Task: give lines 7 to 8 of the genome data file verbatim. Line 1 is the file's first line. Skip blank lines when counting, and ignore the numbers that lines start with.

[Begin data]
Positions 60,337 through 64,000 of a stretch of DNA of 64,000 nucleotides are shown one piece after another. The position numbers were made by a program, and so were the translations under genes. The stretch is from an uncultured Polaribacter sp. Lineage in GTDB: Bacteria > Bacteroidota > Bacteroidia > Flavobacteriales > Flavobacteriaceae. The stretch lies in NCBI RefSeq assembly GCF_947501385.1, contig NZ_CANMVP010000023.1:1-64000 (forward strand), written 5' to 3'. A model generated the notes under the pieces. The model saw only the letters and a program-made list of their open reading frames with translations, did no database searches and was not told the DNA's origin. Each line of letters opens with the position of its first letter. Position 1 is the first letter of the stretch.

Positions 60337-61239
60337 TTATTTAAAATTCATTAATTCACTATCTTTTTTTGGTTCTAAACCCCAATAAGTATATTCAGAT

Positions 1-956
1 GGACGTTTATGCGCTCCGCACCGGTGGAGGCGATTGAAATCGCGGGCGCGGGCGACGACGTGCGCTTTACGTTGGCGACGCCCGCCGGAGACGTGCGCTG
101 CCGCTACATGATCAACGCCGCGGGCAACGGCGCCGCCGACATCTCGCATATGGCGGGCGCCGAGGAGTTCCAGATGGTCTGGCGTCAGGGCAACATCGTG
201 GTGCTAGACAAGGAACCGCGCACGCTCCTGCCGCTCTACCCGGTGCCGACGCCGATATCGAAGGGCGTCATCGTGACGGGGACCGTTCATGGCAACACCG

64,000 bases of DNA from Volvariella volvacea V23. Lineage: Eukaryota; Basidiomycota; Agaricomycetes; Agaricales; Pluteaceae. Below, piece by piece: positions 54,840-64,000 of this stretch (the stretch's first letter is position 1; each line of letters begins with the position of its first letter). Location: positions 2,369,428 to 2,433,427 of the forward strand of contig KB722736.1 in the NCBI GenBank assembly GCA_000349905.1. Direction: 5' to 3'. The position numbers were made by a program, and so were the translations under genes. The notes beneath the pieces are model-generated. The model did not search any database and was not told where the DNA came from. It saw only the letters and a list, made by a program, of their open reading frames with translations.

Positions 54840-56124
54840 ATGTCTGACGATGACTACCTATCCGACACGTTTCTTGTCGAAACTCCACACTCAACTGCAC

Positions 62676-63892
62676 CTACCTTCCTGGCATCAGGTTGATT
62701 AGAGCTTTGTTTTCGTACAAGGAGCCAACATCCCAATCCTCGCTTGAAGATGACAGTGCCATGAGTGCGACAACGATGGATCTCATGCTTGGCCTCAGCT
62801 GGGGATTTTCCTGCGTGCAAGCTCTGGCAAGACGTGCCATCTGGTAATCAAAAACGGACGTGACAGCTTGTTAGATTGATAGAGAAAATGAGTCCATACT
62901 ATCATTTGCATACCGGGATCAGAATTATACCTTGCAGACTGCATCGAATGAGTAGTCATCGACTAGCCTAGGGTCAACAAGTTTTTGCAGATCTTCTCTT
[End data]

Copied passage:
201 GTGCTAGACAAGGAACCGCGCACGCTCCTGCCGCTCTACCCGGTGCCGACGCCGATATCGAAGGGCGTCATCGTGACGGGGACCGTTCATGGCAACACCG

64,000 bases of DNA from Volvariella volvacea V23. Lineage: Eukaryota; Basidiomycota; Agaricomycetes; Agaricales; Pluteaceae. Below, piece by piece: positions 54,840-64,000 of this stretch (the stretch's first letter is position 1; each line of letters begins with the position of its first letter). Location: positions 2,369,428 to 2,433,427 of the forward strand of contig KB722736.1 in the NCBI GenBank assembly GCA_000349905.1. Direction: 5' to 3'. The position numbers were made by a program, and so were the translations under genes. The notes beneath the pieces are model-generated. The model did not search any database and was not told where the DNA came from. It saw only the letters and a list, made by a program, of their open reading frames with translations.